A little stress ensures more flower bulbs

The research 'Fundamental system leap in flower bulbs' is a PPP and is financed by Top Sector Horticulture & Propagation Materials, KAVB, Anthos, Wageningen University & Research (WUR), Hobaho, Kapiteyn, Prins, Iribov, Dunamo Foundation, Agrifirm-GMN, BQ Support, Greenport Duin & Bollenstreek, Bulb Academy, and Rabobank Nederland.​

The WUR is investigating whether the propagation of bulbs can be optimized in a sustainable way. A stress treatment seems to be the most suitable for this: in some organisms, a little stress triggers tissue or organ regeneration.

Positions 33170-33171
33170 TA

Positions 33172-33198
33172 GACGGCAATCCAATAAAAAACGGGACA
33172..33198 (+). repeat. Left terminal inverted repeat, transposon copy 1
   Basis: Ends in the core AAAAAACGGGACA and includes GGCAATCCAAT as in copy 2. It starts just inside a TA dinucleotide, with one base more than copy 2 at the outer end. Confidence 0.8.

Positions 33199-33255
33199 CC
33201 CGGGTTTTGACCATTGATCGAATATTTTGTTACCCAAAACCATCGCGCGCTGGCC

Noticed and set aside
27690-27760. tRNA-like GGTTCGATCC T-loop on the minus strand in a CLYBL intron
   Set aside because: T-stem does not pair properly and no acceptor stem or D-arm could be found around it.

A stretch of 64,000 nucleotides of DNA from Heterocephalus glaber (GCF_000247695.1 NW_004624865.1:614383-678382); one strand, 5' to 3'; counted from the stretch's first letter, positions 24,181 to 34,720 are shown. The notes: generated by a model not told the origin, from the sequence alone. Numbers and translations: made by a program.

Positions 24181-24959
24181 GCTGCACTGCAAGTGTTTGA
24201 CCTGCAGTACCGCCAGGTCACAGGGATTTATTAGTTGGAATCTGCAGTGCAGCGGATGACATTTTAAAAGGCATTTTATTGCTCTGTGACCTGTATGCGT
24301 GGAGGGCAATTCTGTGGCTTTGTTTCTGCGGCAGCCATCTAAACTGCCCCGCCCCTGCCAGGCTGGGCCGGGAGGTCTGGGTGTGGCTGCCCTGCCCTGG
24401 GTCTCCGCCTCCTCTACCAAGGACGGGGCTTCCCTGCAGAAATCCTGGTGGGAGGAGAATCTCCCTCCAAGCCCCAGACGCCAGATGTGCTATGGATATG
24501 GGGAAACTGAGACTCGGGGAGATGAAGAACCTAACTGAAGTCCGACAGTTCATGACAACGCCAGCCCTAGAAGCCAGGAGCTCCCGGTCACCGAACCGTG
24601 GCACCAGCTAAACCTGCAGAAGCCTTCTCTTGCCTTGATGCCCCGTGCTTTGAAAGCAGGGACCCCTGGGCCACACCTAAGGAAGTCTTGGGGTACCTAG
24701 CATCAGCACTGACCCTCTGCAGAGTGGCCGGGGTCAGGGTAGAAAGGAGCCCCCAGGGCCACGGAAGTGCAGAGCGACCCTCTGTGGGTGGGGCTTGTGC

In a flower bulb, a small amount of stress can cause the injured tissue to become more active, thereby producing more mini bulbs. This can be done, for example, by adding hydrogen peroxide. WUR uses 'plasma-activated water' in its research: this water is active for approximately one hour, after which a combination of water and nitrogen remains.

In the case of tulips, the propagation is slightly different. There, existing growing points in the axil of the bulb scales grow into mini bulbs, a process called 'splitting'. A five-scaled bulb has five growing points, but only three of them will become viable bulbs. The WUR is investigating whether the addition of a small amount of ethylene will trigger the growth of all growing points so that the tulip produces more suitable mini bulbs.

For more information:
Wageningen University & Research

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